We’ll look at Peter’s reaction in a minute. But let’s stay for a while with the struggle. I’ve spoken to several people over the last week or two, who have all said, coming out of lockdown has been hard. For going back to church, we had to do detailed risk assessments, and we’ve just had to do another for re-opening the St Andrew’s Church Centre, and it’s complicated because there are so many unknowns. I’m grateful to Peter, to Pat Soutter and to John Mitchell for doing the bulk of the work on this. But all of us, in everyday life, have to keep doing our own mini risk assessments – am I safe, am I a danger to others, if I want to see this person on Wednesday had I better avoid going out on Monday and Tuesday? We are constantly having to think, how do I do things now? Even things that used to be simple, like having friends in for a cup of tea.
It all takes energy. This constant, conscious processing is really tiring. For people who were already struggling with mental health, especially depression or anxiety, it has been doubly hard. It is easy to feel as if we too are battling against a head wind, using all our effort just to keep still. This is the time, of all times, to cut each other some slack; to do our bit with wearing masks and keeping distance but not being too judgemental or angry with people who are not doing it. And looking out particularly for people who have been stuck indoors because they were shielding, who are now allowed out but afraid to go because there are too many others around.
In this effort to keep going, we may not very easily notice the presence of Jesus; we may not recognise God coming close. We may be fearful. We may, like Peter, want to test whether Jesus really is anywhere near.
When Peter hears Jesus saying ‘Don’t be afraid’, he offers a bold test – if it’s really you, Jesus, command me to walk on the water towards you. Jesus commands and Peter obeys – and it’s going OK until Peter realises, this is not possible, whereupon he starts sinking and Jesus has to fish him out.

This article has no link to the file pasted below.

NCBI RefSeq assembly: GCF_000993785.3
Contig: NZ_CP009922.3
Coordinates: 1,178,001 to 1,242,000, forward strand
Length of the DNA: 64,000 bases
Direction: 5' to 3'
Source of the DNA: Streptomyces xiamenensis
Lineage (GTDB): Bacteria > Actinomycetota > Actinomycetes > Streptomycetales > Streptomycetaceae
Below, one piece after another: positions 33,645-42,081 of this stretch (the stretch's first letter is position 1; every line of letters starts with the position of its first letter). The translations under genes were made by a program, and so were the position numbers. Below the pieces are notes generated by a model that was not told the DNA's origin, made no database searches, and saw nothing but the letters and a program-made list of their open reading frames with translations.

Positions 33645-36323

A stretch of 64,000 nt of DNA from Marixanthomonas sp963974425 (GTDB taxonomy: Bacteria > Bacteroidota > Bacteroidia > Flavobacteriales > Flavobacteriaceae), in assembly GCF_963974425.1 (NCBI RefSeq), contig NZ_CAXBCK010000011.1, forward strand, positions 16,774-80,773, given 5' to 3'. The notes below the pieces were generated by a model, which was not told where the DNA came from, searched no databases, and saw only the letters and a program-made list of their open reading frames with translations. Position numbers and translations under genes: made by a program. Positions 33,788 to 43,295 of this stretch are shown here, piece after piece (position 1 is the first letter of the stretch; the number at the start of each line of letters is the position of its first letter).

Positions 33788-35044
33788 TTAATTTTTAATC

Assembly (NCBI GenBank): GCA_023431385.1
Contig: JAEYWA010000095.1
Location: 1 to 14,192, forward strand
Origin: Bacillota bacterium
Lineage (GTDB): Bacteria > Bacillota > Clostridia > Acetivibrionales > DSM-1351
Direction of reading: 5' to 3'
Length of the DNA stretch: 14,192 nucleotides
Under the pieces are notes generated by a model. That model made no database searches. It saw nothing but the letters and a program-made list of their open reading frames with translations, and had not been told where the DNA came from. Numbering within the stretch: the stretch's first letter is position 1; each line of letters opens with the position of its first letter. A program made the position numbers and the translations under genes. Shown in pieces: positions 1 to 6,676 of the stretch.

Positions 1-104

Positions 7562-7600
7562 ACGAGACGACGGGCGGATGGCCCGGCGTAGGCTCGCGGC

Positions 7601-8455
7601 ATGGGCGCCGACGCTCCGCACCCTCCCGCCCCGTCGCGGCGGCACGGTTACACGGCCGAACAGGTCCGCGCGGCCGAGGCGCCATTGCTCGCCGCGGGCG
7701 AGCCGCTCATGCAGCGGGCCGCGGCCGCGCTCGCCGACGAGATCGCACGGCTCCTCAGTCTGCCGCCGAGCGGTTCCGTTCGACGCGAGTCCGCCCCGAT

Under stress, faith can get patchy. We lurch between doubt and over-confidence. We walk on water and we sink like a stone, and flounder helplessly in between the two. And sometimes the stalling and the lurching and the floundering seem to go on and on and we think we’ll never get through it. But Jesus was there beside the boat before they saw him, before they recognised him. Jesus was there while Peter tried and while he failed and called for help. Jesus is with us, probably not in the way we expect, sometimes in ways we might not notice or understand, but there for us. Sowe keep going.
We keep going through the storms; we keep going through our own mistakes; we keep going through our doubt and our fear. We keep going, until one day Jesus manages to heave us back into the boat, and we and the storm are calm again.
We walk on – as the song goes – through the wind, we walk on through the rain, though our dreams be tossed and blown, Walk on, walk on, with hope in our hearts. With Jesus, we will never walk alone.
‘Take heart, it is I’, says Jesus. ‘Do not be afraid.’
A prayer of confession (from Roots)
I’m sorry for the times I take my eyes off you,
And seek to do things in my own strength.
I’m sorry for the times I doubt
That you can keep me on the straight and narrow.
I’m sorry for the times I ask you for signs.
Lord, I pray that you will forgive
My doubts and hesitations;
Show me your loving presence,
Especially when I most need it;
And teach me to trust you at all times.